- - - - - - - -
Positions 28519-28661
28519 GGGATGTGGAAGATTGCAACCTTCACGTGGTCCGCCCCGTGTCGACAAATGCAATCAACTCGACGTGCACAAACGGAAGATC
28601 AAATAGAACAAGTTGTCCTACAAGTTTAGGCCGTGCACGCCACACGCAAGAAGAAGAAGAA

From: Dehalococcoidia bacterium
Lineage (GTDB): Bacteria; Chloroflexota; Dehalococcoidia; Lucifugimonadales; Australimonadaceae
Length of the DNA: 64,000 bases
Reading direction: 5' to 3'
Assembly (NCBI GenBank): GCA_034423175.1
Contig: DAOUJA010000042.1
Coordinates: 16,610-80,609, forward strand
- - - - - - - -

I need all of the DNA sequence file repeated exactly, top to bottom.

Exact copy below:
Positions 28519-28661
28519 GGGATGTGGAAGATTGCAACCTTCACGTGGTCCGCCCCGTGTCGACAAATGCAATCAACTCGACGTGCACAAACGGAAGATC
28601 AAATAGAACAAGTTGTCCTACAAGTTTAGGCCGTGCACGCCACACGCAAGAAGAAGAAGAA

From: Dehalococcoidia bacterium
Lineage (GTDB): Bacteria; Chloroflexota; Dehalococcoidia; Lucifugimonadales; Australimonadaceae
Length of the DNA: 64,000 bases
Reading direction: 5' to 3'
Assembly (NCBI GenBank): GCA_034423175.1
Contig: DAOUJA010000042.1
Coordinates: 16,610-80,609, forward strand